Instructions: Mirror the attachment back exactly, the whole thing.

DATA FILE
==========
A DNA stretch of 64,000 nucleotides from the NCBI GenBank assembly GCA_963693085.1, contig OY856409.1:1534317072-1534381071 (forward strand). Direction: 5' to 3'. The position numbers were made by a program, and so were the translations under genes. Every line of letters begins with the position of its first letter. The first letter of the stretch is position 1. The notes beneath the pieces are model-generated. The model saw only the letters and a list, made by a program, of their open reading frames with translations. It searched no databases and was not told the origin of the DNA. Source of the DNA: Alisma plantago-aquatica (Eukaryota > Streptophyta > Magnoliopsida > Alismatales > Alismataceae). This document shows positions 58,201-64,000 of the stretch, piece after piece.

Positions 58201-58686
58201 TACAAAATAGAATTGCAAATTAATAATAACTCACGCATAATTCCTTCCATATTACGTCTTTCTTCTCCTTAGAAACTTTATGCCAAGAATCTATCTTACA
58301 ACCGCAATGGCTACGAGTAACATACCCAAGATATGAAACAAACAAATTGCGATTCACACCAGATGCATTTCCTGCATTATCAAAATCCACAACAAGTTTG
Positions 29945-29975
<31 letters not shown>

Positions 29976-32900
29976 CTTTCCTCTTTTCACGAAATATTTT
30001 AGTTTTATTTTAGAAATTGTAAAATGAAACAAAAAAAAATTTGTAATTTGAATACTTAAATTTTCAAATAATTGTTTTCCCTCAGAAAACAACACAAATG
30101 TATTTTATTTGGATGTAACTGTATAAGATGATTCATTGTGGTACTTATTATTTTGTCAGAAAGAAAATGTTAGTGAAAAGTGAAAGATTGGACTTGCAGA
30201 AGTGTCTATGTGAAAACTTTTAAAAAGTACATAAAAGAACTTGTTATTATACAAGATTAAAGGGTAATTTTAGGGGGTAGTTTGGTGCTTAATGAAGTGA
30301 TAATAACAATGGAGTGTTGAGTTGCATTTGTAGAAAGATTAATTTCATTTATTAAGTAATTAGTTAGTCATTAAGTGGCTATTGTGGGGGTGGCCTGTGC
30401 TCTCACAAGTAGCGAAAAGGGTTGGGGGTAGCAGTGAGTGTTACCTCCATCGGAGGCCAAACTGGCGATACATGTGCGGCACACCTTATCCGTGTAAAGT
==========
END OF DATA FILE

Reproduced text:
A DNA stretch of 64,000 nucleotides from the NCBI GenBank assembly GCA_963693085.1, contig OY856409.1:1534317072-1534381071 (forward strand). Direction: 5' to 3'. The position numbers were made by a program, and so were the translations under genes. Every line of letters begins with the position of its first letter. The first letter of the stretch is position 1. The notes beneath the pieces are model-generated. The model saw only the letters and a list, made by a program, of their open reading frames with translations. It searched no databases and was not told the origin of the DNA. Source of the DNA: Alisma plantago-aquatica (Eukaryota > Streptophyta > Magnoliopsida > Alismatales > Alismataceae). This document shows positions 58,201-64,000 of the stretch, piece after piece.

Positions 58201-58686
58201 TACAAAATAGAATTGCAAATTAATAATAACTCACGCATAATTCCTTCCATATTACGTCTTTCTTCTCCTTAGAAACTTTATGCCAAGAATCTATCTTACA
58301 ACCGCAATGGCTACGAGTAACATACCCAAGATATGAAACAAACAAATTGCGATTCACACCAGATGCATTTCCTGCATTATCAAAATCCACAACAAGTTTG
Positions 29945-29975
<31 letters not shown>

Positions 29976-32900
29976 CTTTCCTCTTTTCACGAAATATTTT
30001 AGTTTTATTTTAGAAATTGTAAAATGAAACAAAAAAAAATTTGTAATTTGAATACTTAAATTTTCAAATAATTGTTTTCCCTCAGAAAACAACACAAATG
30101 TATTTTATTTGGATGTAACTGTATAAGATGATTCATTGTGGTACTTATTATTTTGTCAGAAAGAAAATGTTAGTGAAAAGTGAAAGATTGGACTTGCAGA
30201 AGTGTCTATGTGAAAACTTTTAAAAAGTACATAAAAGAACTTGTTATTATACAAGATTAAAGGGTAATTTTAGGGGGTAGTTTGGTGCTTAATGAAGTGA
30301 TAATAACAATGGAGTGTTGAGTTGCATTTGTAGAAAGATTAATTTCATTTATTAAGTAATTAGTTAGTCATTAAGTGGCTATTGTGGGGGTGGCCTGTGC
30401 TCTCACAAGTAGCGAAAAGGGTTGGGGGTAGCAGTGAGTGTTACCTCCATCGGAGGCCAAACTGGCGATACATGTGCGGCACACCTTATCCGTGTAAAGT